Peregrine Falcons live life on the edge. Cliff dwellers by nature, they nest on skyscraper ledges, where they raise their young and teach them to fly. Breeding pairs mate for life and raise a family in the same spot year after year.
To hunt for other birds, Peregrines close their wings and take a seemingly suicidal plunge towards their airborne prey. These raptors can reach speeds of more than 200 mph (322 km/h) during a dive, which makes them the fastest animals alive! After delivering a knockout punch, they pluck their stunned meal from the sky and fly to a nearby perch to eat.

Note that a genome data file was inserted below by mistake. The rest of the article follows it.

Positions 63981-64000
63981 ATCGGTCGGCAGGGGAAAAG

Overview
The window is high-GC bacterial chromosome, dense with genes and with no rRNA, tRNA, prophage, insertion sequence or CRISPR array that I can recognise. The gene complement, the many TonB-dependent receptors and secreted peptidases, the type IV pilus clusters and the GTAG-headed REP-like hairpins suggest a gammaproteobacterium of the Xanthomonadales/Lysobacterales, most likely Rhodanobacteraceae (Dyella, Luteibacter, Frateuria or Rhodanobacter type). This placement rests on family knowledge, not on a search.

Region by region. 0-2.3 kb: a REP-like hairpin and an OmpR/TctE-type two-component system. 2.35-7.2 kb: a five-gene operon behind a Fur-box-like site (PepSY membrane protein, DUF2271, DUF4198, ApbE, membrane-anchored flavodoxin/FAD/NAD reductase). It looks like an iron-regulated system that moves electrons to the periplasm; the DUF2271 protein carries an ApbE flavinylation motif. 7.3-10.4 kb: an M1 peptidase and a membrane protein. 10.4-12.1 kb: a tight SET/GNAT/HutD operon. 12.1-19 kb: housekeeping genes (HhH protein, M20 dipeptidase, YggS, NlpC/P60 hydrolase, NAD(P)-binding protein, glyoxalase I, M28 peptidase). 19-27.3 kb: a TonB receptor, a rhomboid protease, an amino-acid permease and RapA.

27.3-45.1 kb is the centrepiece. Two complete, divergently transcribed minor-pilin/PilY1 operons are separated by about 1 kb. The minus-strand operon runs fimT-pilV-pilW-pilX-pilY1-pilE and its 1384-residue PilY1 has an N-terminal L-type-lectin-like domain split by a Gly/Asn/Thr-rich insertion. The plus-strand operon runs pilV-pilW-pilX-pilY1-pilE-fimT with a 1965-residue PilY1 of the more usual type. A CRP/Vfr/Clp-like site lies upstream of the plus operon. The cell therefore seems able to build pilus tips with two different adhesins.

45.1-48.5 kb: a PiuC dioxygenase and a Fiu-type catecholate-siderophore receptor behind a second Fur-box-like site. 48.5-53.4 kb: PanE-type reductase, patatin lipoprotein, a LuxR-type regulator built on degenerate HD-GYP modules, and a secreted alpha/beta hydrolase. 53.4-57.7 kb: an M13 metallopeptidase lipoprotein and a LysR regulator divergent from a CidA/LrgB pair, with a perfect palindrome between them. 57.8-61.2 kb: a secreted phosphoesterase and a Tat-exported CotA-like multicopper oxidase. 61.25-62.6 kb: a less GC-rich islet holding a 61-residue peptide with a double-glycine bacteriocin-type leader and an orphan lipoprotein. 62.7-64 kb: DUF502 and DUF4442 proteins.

By the 1960s, the use of DDT had all but wiped out the U.S. Peregrine population. Eggs had become so weakened that the weight of nesting parents crushed the shells. In 1972, the government banned the insecticide, and a year later placed the bird on the Federal Endangered and Threatened Species List. In 2015 Peregrine Falcon was removed from the Illinois endangered species list.
By 1988, populations had risen so much that recovery programs shifted from releasing birds to monitoring them. Today, The Field Museum's Peregrine Program supervises Illinois pairs, tags chicks, and performs many other critical tasks that ensure a healthy population.